Politics: Report: Ex-CIA director warned top lawmakers last summer that Russia was trying to help Trump
The former director of the CIA, John Brennan, told top lawmakers last August that the agency had information to suggest that unnamed associates of President Donald Trump were working with Russia to undermine Hillary Clinton during the election, The New York Times reported on Thursday.
The CIA obtained evidence of Russia's efforts to help then-candidate Trump early last summer, the Times reported, and concluded before the FBI did that Russia's goal was not just to undermine the election but to specifically boost Trump's chances of winning.
Whereas the CIA was fairly confident by late August in its assessment that the Russians were working to boost Trump, the FBI did not draw that conclusion publicly until early December. Because the CIA deals exclusively with foreign intelligence, it did not have the authority to announce the evidence it apparently had of such collusion.
So Brennan indicated to lawmakers that "the FBI, in charge of domestic intelligence, would have to lead the way," the Times reported.
Brennan was supposed to testify about Russia's election interference before the House Intelligence Committee last month, but the hearing was canceled by the committee's chairman, Rep. Devin Nunes. Nunes, a California Republican who served on Trump's transition team, stepped aside from the committee's Trump-Russia probe on Thursday amid an ethics investigation into whether he improperly disclosed classified information.
A number of reports have emerged since January about previously undisclosed contact between members of Trump's inner circle — including top adviser Jared Kushner, former national security adviser Michael Flynn, and Attorney General Jeff Sessions — and Russian officials during the election. The FBI has apparently been examining these and other contacts since July 2016, but only announced last month that its investigation into Russia's election meddling will also examine Trump and his associates.
Former Senate Minority Leader Harry Reid, who had been briefed by Brennan, urged the FBI early to publicly disclose what information it had about Trump's ties to Russia.
In late August, just after he was briefed by Brennan, Reid asked Comey to warn Americans about Russia's election interference, which he said was "more extensive than is widely known and may include the intent to falsify official election results.”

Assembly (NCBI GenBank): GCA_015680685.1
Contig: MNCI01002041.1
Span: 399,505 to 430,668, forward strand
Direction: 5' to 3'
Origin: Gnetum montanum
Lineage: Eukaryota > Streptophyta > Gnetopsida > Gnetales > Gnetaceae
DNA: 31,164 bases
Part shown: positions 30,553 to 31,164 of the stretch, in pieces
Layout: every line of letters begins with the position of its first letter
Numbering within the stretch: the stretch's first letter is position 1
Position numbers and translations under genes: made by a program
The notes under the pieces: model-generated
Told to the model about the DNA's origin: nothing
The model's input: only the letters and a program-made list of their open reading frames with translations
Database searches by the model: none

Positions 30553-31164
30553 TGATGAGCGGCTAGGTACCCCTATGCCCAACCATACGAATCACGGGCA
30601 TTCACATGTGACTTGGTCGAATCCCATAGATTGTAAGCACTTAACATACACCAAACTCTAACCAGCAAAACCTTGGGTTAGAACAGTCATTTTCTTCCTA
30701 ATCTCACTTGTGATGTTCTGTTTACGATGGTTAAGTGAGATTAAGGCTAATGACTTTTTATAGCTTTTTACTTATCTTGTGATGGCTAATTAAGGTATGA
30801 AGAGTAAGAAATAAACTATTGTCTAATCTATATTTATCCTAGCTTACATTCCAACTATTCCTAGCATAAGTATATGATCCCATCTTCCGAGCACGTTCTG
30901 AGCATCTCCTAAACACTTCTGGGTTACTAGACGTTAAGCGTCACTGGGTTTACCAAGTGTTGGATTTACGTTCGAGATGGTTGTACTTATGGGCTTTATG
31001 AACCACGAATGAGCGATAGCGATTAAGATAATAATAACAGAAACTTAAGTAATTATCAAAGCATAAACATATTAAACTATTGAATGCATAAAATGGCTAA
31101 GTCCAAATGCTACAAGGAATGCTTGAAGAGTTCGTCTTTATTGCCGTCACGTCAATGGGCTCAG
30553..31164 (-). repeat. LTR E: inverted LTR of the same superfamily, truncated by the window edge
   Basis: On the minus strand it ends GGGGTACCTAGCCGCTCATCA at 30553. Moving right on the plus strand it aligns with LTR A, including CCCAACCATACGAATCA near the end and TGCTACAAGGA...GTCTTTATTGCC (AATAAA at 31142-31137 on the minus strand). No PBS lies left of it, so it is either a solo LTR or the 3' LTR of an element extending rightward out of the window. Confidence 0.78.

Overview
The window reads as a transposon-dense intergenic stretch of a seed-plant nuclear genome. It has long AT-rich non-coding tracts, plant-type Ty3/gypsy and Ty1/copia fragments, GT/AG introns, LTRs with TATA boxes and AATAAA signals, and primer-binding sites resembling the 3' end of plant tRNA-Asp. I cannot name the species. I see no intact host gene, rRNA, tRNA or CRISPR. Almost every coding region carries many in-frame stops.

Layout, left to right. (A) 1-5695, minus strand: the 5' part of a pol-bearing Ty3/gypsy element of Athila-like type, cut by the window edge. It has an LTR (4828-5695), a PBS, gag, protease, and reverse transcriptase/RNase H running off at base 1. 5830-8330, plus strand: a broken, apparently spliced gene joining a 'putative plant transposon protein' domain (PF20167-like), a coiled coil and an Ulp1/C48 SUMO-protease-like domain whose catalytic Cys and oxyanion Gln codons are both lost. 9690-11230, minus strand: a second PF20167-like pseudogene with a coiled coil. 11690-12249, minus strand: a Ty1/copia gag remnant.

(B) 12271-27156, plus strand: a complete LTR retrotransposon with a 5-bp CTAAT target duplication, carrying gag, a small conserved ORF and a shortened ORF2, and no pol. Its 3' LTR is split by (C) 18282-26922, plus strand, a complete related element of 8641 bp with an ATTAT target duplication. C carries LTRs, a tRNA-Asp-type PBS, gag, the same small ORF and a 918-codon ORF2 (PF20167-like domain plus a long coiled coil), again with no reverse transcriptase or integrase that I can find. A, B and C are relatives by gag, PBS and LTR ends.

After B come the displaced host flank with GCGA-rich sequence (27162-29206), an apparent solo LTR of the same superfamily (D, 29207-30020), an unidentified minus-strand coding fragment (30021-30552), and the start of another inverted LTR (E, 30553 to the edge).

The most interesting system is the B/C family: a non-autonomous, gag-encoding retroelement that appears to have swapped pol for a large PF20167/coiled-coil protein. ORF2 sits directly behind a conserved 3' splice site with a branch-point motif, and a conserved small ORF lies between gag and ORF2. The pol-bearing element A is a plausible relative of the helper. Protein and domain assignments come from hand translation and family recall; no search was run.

Reid sent another letter in late October, just after a letter Comey sent to Congress — indicating not that the FBI was examining the Trump-Russia ties but that it was reexamining the investigation into Hillary Clinton's private email server — was made public.
"Your actions in recent months have demonstrated a disturbing double standard for the treatment of sensitive information, with what appears to be a clear intent to aid one political party over another," Reid wrote.
"In my communications with you and other top officials in the national security community, it has become clear that you possess explosive information about close ties and coordination between Donald Trump, his top advisors and the Russian government — a foreign interest openly hostile to the United States, which Trump praises at every opportunity," he added.
The revelation that the CIA had intelligence suggesting collusion occurred between Russia and the Trump campaign — but could not act on it because domestic intelligence is under the FBI's purview — aligns with reports that a counterintelligence task force was set up as early as last April to investigate whether any money was exchanged between the Kremlin and Trump campaign associates.
The task force included the CIA, the FBI, the Treasury and Justice Departments, the Office of the Director of National Intelligence, and the National Security Agency (NSA), according to the BBC and McClatchy. It was established after Brennan received a recording of a conversation about money from the Kremlin going into Trump's campaign coffers, according to those reports. The recording was then passed to the CIA by the intelligence agency of one of the Baltic States, according to the BBC.
The FBI was also in possession, around that time, of an explosive but unverified dossier about Russia's attempts to cultivate Trump and his associates as foreign assets. The FBI is now using that dossier as a "roadmap" for its investigation into Russia's election interference, according to the BBC's Paul Wood.
The FBI has worked in the past with the author of the dossier, Christopher Steele, who cultivated an extensive network of Russian sources during his time on MI6's Moscow desk, according to Wood. The former spy apparently worked with the FBI on Russia- and Ukraine-related matters between 2013 and 2016 — specifically with the FBI's Eurasian Joint Organized Crime Squad, according to a lengthy profile in Vanity Fair.
The FBI now has information to suggest that the Trump campaign "communicated with suspected Russian operatives to possibly coordinate the release of information damaging to Hillary Clinton's campaign," CNN reported last month — a "quid-pro-quo" that had been outlined in Steele's dossier, written between June and December of last year.
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